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## Scalar multiplication

Current time:0:00Total duration:4:53

# Analyzing scalar multiplication

## Video transcript

- [Voiceover] All right,
so we're told that vector v is equal to x comma y. They're not giving us the actual numbers for the x component and the y component. They're just saying that the x component is going to be the variable x. And the y component is
going to be the variable y. And the magnitude of vector v
is going to be equal to five. All right, I think I
can digest all of that. And it says, fill in
the blanks to complete the following sentences. So they're saying vector
w right over here, they didn't have to actually
write the word vector. They have an arrow on top of the w, so we know it's a vector. So vector w its components
are three x and three y. So its x component is
three times the x component of vector v. And its y component is
three times the y component of vector v. Instead of having a y, it has a three y. Instead of having an x, it has a three x. So w is essentially
vector v being multiplied by the scalar three. So its magnitude is
going to be three times the magnitude of vector v. So if vector v has a magnitude of five, vector w's going to
have a magnitude of 15. It's going to have three
times the magnitude. All right, now they tell
us vector z is equal to, so its x component is negative two times the x component of vector v. And its y component is negative
two times the y component of vector v. So you could view vector z as
negative two times vector v. Or the scalar negative
two times the vector v. And so you might say okay
that means its magnitude is going to be negative two
times the magnitude of v. But you have to remember, magnitude, that's always going to be positive. One way to think, when we talk about even absolute value we're really thinking about the magnitude of something. We're talking about how long it is. We're not thinking about its direction. So we wouldn't think
about the negative there. If we think about its direction, this negative is going to flip
its direction and we could think about that in a second. But if we just think about magnitude, we care about the two. So its going to have
two times the magnitude of vector v. So instead of five, it's
going to be five times two, which is ten. So now they say, match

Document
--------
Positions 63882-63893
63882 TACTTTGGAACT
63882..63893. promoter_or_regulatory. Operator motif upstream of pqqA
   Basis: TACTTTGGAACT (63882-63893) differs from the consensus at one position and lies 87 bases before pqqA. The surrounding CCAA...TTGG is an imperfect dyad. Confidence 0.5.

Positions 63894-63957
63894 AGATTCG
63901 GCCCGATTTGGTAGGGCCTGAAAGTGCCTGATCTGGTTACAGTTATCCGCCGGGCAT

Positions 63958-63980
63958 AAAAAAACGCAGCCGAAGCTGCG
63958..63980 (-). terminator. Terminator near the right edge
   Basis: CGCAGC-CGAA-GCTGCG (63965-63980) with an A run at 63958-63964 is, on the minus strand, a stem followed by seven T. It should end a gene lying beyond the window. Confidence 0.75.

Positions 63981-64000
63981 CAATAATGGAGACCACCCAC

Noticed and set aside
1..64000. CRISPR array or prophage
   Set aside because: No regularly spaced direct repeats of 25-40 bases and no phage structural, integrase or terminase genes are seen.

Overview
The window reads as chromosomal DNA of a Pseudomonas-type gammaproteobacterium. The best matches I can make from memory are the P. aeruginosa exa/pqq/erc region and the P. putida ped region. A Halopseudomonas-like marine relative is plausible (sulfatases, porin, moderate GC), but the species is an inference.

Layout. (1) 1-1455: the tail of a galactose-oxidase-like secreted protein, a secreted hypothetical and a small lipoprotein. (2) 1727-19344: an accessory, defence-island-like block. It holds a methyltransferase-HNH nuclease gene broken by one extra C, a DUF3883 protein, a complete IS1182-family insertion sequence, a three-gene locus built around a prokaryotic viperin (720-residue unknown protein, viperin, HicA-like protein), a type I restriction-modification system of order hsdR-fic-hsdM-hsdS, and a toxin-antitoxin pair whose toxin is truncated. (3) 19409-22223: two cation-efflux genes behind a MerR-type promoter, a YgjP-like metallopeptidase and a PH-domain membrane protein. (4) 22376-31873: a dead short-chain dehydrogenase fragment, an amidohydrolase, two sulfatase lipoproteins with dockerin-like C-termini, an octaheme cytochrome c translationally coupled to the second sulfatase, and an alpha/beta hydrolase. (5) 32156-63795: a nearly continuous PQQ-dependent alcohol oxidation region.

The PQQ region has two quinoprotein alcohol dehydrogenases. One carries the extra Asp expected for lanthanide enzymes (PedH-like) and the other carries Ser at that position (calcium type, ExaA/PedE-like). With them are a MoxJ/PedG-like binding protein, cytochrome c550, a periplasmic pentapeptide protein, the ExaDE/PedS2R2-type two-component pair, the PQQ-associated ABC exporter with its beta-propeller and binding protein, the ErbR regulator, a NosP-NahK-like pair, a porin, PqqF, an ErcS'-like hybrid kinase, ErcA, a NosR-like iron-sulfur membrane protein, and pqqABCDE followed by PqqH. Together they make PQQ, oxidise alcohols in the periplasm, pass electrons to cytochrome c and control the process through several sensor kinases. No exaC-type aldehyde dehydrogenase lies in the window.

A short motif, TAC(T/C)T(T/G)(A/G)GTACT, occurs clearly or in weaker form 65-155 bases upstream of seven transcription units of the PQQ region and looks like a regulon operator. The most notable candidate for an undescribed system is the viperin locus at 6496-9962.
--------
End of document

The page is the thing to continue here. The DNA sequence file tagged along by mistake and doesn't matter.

each vector to defined to a vector that could be its equivalent. So if we think about it, the vector with the smallest magnitude
is going to be vector v. The other two we're
multiplying vector v by scalars with an absolute value of more than one. So they're going to
have larger magnitudes. So the smallest magnitude
is this one right over here. This is the shortest vector. So that would be our vector v. Now, vector w would be
one that has three times the magnitude and it's
going in the same direction. So, this one has three
times the magnitude. It looks like three times, roughly. And it's definitely going
in the same direction. And then vector z would have
two times the magnitude. But since we have, we're multiplying it by the negative scalar, it's going to go in
the opposite direction. And this looks like it. This purple arrow looks like
it's about twice the length of this red arrow. And it's going in the opposite direction. So I feel pretty good about
what we have done here. Let's do one more of these. So, let's do this one here. Here we have a vector v again. It has a magnitude of 10. And it says, fill in
the blanks to complete the following sentences. Vector w now, so now
vector w, it's taking each of the components of vector
v and multiplying them by one-fifth. So you can view vector w as
being equal to one-fifth, the scalar one-fifth times vector v. The magnitude of w is
going to be one-fifth the magnitude of v. One-fifth of 10 is just going to be two. Now vector z, it looks
like it's three-fifths times vector v. We're multiplying each of the
components times three-fifths. So that's like multiplying
the entire vector by the scalar three-fifths. So it's magnitude is
going to be three-fifths the magnitude of vector v. And so three-fifths of 10 is six. All right, then they say,
match each vector defined above to a vector that could be its equivalent. So here the vector with
the largest magnitude is vector v. This would be vector v. And the vector with the smallest magnitude is vector w. It's one-fifth the magnitude. So this has a magnitude, should be 10. This should one one-fifth of that which is a magnitude of
two and it looks like that. And this should be three-fifths of the 10, which is a magnitude of six. And that looks about right, so I feel good with
what we have filled out. So hopefully that gives you
a sense of how to tackle these types of example problems.